Federal judge expands order allowing prayer at high school football games

Monday, October 11, 1999

Santa Fe High S...
Santa Fe High School senior Marian Ward, 18, delivers prayer before football game against Texas City on Oct. 8 in Santa Fe, Texas. At left: Gary Causey, Santa Fe High School principal.

Despite a federal appeals court decision banning organized prayer at public high school football games, a student in Texas has received a lower court’s order permitting her to lead prayers before the season’s remaining games.

In early September, U.S. District Judge Sim Lake issued a temporary order barring Santa Fe High School officials from suspending 17-year-old Marian Lynn Ward for leading a Christian prayer over the school’s public address system at a football game.

School officials had warned Ward she would be punished for using the school’s intercom to lead prayer because of a ruling issued last February by a three-judge panel of the 5th U.S. Circuit Court of Appeals. On Oct. 7, Lake expanded his order to allow Ward to continue leading prayer at Santa Fe football games for the remainder of the season.

The 5th Circuit in Doe v. Santa Fe Independent School District ruled that the school’s policy allowing students to lead prayers at high school football games violated the separation of church and state.

“Prayers that a school merely permits will still be delivered to a government-organized audience, by means of government-owned appliances and equipment, on government-controlled property, at a government-sponsored event, thereby clearly raising substantial establishment clause concerns,” Judge Jacques L.Wiener Jr. wrote for the panel.

From left, Rich...
From left, Richard Chancey, Sean Oittinen, and Tom Crowley debate Robert Lee, right, a youth pastor from Gulf Coast Four Square Church, on Oct. 8 over prayer before football game issue outside Santa Fe High School stadium in Santa Fe, Texas.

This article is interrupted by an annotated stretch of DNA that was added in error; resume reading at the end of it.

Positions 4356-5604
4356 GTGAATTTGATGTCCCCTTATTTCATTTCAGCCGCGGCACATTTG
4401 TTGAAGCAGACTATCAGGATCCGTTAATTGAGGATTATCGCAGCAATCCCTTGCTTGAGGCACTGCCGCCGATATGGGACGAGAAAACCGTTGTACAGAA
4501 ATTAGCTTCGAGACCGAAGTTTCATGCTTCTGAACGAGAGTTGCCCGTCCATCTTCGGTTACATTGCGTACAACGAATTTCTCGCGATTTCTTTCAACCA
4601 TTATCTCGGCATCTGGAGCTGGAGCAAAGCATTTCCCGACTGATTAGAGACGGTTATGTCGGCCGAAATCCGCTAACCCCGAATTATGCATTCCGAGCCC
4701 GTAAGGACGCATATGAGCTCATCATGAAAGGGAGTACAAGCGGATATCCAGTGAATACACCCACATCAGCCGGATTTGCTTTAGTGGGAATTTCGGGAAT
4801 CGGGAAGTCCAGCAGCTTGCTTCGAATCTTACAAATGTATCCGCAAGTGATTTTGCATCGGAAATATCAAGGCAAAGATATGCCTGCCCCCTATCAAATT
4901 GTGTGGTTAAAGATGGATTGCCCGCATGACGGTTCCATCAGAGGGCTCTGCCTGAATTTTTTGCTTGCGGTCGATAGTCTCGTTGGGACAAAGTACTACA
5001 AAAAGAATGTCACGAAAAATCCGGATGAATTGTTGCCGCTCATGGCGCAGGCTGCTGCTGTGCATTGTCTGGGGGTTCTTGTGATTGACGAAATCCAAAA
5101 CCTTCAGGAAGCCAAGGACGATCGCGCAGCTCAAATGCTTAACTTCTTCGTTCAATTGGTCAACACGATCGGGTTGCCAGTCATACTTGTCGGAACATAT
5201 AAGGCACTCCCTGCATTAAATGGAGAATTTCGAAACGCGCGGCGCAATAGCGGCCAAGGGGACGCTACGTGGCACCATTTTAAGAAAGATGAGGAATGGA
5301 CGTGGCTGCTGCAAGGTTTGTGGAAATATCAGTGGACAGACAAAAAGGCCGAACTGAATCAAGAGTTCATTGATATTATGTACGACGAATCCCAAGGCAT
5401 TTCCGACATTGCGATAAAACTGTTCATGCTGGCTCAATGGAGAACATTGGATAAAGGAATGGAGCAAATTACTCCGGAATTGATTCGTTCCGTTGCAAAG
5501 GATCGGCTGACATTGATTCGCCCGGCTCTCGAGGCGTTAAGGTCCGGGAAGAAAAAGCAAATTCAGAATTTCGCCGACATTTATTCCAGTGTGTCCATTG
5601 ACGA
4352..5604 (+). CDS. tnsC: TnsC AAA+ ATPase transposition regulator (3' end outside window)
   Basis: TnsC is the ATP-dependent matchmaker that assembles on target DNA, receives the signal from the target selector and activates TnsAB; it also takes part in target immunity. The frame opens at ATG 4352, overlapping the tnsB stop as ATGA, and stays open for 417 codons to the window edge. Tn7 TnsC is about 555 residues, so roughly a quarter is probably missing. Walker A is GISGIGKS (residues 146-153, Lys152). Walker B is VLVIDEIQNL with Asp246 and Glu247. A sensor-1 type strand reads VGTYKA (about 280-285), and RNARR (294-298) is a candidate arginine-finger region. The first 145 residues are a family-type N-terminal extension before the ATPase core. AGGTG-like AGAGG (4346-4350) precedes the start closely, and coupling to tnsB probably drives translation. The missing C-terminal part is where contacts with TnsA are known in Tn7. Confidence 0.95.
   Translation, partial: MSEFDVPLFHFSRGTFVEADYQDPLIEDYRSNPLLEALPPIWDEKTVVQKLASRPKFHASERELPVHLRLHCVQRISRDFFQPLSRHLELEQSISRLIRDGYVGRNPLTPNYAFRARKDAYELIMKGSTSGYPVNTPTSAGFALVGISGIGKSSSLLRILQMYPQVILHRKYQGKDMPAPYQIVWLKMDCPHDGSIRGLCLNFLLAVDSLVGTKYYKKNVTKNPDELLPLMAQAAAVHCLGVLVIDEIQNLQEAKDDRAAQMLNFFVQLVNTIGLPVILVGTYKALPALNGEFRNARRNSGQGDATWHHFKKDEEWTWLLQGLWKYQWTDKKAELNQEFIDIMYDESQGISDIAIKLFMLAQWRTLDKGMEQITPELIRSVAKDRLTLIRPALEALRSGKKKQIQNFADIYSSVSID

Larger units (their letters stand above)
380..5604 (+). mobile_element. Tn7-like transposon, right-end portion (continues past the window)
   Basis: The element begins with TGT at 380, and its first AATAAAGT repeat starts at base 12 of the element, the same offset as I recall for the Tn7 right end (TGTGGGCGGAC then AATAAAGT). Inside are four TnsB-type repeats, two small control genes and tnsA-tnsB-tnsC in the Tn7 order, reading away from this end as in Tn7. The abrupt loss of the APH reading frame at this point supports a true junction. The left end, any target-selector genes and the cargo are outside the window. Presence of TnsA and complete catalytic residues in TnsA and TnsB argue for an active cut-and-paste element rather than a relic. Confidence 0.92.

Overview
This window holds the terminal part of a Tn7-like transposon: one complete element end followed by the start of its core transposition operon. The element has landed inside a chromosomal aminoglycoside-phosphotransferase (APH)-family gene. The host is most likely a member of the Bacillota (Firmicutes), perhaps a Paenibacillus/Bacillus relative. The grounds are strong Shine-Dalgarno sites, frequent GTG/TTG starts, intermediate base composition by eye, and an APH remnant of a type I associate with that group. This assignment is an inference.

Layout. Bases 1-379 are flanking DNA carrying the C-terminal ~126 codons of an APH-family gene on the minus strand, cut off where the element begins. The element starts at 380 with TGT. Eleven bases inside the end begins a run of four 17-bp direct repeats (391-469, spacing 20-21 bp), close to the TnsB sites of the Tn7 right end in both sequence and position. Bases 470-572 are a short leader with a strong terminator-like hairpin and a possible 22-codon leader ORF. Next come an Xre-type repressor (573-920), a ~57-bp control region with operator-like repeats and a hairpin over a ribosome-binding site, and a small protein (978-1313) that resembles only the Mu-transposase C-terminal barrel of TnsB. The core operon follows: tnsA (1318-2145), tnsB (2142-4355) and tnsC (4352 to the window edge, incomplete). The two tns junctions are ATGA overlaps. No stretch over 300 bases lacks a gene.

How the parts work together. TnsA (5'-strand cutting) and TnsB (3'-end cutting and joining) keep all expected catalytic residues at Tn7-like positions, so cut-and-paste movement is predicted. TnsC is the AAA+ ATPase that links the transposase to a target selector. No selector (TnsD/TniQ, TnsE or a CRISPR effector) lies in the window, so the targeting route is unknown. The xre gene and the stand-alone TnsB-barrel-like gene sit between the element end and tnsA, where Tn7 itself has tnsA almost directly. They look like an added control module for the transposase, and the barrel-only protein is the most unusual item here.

Lake’s protective order called Santa Fe’s policy of barring organized prayer before football games hostile toward religion.

At a home football game on Oct. 8, a group of about 40 Santa Fe parents and students protested Lake’s order, The Galveston County Daily News reported.

“We’ve got to show, at least, that there are people in the community who respect the First Amendment and don’t want interference from the religious right,” said Will Ellsworth, a Houston resident who organized the protest.

Ellsworth said he was prompted to protest after the Santa Fe superintendent agreed not to punish Ward. “Superintendent Richard Ownby has allowed the illegal practice to continue,” Ellsworth said. “Breaking the law and supporting the hostile encounters to the First Amendment of the U.S. Constitution is not an appropriate behavior for those in a position of authority to emit in front of the susceptible teens under that authority.”

Ward’s attorney, Kelly Coughlan, has attacked the Santa Fe policy and the 5th Circuit ruling as hostile toward students’ free-speech rights.

The 5th Circuit ruling, which has been appealed to the full court, found that high school football games are “hardly the sober type of annual event that can be appropriately solemnized with prayer.”

“Regardless of whether the prayers are selected by vote or spontaneously initiated at these frequently-recurring, informal, school-sponsored events, school officials are present and have the authority to stop the prayers,” the court wrote.